US President Donald Trump has abruptly cancelled a planned meeting with Russian President Vladimir Putin in Argentina, registering his disapproval of Russia's treatment of Ukraine and casting new uncertainty over US-Russian ties.
Mr Trump said he pulled out due to tensions over Russian forces opening fire on Ukrainian navy boats and then seizing them and their crew on Sunday near Crimea, which Russia annexed from Ukraine in 2014.
His decision also comes as a federal investigation into his 2016 election campaign's ties to Russia is intensifying.
Mr Trump's former lawyer Michael Cohen has pleaded guilty to lying to Congress about a proposed Trump real estate project in Russia.
"Based on the fact that the ships and sailors have not been returned to Ukraine from Russia, I have decided it would be best for all parties concerned to cancel my previously scheduled meeting in Argentina with President Vladimir Putin," Mr Trump tweeted.
"I look forward to a meaningful Summit again as soon as this situation is resolved!"
Mr Trump's tweet, from aboard Air Force One shortly after takeoff from Washington on the way to Buenos Aires for a G20 summit, was a sudden turnaround.
Roughly an hour earlier, he had told reporters he would probably meet with Mr Putin at the summit and said it was "a very good time to have the meeting."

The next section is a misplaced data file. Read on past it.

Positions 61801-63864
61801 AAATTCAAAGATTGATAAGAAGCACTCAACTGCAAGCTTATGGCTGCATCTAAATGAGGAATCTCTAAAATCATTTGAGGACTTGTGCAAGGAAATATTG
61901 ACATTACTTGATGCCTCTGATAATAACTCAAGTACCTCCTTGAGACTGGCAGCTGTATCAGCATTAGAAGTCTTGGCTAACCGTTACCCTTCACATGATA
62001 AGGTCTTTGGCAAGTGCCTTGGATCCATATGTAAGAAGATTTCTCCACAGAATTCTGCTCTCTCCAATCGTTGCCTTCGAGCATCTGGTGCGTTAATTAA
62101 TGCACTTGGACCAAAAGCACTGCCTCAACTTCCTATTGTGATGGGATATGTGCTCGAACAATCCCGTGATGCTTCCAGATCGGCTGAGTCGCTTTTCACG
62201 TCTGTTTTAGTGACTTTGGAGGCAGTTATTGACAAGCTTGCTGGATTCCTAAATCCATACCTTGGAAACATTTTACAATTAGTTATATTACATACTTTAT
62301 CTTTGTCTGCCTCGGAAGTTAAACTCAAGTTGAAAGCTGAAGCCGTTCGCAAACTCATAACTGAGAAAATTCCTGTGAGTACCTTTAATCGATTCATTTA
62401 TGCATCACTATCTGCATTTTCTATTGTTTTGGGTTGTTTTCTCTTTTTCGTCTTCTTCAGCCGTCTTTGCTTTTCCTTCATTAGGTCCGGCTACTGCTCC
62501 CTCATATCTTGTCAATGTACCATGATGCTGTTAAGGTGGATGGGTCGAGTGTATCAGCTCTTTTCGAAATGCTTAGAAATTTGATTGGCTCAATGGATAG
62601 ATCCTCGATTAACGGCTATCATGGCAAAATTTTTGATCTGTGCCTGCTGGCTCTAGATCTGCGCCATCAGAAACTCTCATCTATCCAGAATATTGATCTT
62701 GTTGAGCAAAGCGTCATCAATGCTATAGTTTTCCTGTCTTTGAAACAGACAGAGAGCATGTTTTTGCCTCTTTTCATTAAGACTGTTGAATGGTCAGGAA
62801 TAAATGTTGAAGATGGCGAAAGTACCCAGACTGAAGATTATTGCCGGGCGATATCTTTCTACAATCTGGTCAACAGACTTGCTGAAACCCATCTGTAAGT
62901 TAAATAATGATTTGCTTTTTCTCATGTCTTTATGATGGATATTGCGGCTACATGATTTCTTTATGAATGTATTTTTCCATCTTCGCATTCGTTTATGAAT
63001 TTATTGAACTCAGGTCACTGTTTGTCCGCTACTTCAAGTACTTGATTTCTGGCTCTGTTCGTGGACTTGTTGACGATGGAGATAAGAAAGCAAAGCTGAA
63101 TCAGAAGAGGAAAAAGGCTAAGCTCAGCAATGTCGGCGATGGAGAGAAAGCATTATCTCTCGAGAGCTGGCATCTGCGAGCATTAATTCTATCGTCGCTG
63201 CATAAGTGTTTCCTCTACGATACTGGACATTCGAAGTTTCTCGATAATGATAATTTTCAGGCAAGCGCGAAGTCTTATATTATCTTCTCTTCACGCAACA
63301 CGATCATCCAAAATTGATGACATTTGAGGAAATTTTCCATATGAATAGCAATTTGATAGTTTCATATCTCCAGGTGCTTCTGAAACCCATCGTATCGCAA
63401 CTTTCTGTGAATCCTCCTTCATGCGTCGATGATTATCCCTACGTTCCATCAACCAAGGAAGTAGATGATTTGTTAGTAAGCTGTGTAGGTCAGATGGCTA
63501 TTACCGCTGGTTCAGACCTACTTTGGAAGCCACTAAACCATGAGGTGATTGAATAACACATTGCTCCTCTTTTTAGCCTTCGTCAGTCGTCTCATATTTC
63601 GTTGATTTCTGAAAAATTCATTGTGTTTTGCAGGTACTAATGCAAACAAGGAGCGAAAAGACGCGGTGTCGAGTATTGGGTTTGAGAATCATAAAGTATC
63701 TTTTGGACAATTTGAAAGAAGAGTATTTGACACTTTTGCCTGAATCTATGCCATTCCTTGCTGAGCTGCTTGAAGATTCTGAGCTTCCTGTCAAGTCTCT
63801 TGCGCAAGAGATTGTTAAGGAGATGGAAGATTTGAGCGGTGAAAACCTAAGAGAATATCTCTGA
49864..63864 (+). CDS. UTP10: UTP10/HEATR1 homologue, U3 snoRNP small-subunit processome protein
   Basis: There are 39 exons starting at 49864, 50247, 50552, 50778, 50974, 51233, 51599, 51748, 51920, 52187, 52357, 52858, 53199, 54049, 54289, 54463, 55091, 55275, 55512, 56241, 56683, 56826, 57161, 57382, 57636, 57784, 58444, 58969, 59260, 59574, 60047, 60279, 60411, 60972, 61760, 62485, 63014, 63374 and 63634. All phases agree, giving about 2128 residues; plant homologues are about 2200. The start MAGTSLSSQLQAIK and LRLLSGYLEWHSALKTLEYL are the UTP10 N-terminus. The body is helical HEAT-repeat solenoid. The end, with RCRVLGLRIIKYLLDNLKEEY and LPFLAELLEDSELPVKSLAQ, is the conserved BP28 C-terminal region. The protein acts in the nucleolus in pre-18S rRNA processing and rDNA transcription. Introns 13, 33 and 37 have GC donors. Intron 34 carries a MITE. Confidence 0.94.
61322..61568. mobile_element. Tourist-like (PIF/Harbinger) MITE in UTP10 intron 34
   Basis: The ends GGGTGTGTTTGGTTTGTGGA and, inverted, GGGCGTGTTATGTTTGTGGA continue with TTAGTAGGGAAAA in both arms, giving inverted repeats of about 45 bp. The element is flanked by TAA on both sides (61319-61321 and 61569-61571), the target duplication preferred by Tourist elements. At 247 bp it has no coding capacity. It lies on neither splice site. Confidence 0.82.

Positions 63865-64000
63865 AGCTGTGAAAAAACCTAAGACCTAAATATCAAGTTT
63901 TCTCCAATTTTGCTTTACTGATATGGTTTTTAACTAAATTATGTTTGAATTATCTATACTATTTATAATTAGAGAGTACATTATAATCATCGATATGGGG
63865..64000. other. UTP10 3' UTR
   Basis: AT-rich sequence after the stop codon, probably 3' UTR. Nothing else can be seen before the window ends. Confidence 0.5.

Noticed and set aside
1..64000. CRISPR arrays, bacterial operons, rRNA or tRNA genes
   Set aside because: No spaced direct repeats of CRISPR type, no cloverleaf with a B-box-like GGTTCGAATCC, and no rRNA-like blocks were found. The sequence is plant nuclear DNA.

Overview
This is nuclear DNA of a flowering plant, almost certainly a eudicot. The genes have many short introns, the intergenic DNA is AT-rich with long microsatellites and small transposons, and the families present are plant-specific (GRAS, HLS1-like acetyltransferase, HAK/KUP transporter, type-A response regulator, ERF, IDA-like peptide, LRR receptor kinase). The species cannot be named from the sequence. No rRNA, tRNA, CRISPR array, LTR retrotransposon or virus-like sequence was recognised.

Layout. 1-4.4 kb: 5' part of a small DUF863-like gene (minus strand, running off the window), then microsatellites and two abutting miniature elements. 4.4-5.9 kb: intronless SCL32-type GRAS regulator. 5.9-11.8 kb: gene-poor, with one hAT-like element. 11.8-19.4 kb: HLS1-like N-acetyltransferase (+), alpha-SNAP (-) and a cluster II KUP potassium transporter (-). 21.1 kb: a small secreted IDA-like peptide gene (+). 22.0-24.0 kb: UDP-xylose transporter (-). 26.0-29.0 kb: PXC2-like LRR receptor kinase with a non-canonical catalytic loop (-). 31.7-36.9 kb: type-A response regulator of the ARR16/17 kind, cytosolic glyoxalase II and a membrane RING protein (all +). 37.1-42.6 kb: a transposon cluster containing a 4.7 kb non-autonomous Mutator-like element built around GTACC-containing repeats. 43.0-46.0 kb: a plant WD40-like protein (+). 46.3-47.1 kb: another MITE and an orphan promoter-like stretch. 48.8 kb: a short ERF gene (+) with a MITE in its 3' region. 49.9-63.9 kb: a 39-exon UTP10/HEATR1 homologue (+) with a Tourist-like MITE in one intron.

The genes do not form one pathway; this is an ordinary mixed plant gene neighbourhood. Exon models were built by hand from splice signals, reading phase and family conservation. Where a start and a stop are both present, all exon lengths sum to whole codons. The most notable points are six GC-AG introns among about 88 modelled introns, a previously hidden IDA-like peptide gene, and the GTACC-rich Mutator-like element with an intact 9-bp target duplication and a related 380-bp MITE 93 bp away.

Mr Trump's cancelation marked a dramatic change in tone. In the past he has repeatedly stressed his desire for a warm relationship with Mr Putin.
When the two leaders met in Helsinki in July, Mr Trump refused to criticize Mr Putin and drew fire at home.
His announcement appeared to catch Moscow by surprise, with Russian officials getting their first news of it from the media.
Kremlin spokesman Dmitry Peskov told RIA news agency that the Kremlin regretted Trump's decision and said Russia is ready for contact with him.
"A cancellation means that the discussion on key international issues is being postponed indefinitely," Mr Peskov said.
Mr Trump based his move on advice from senior advisers who have taken a harsher tone toward Russia than he has.
He was briefed on Air Force One by Secretary of State Mike Pompeo, White House chief of staff John Kelly and national security adviser John Bolton, White House spokeswoman Sarah Sanders said.
Mr Bolton has pushed for Mr Trump to withdraw the United States from the Cold War-era Intermediate-Range Nuclear Forces treaty over what US officials called Moscow's violation of it.
US officials are watching with alarm the crisis surrounding Ukraine.
Ukrainian President Petro Poroshenko has accused Putin of wanting to annex his entire country and called for NATO to deploy warships to a sea shared by the two nations.
Russia seized three Ukrainian navy ships and their crews on Sunday near Crimea over what it said was their illegal entry into Russian waters, which Ukraine denies.
Some of Ukraine's Western allies have raised the possibility of imposing new sanctions on Russia over the episode, which could deliver a blow to the Russian economy.
Ukraine is aiming to gain Western support for more economic sanctions against Moscow, secure tangible Western military help, and rally opposition to a Russian gas pipeline that threatens to deprive it of important transit revenue.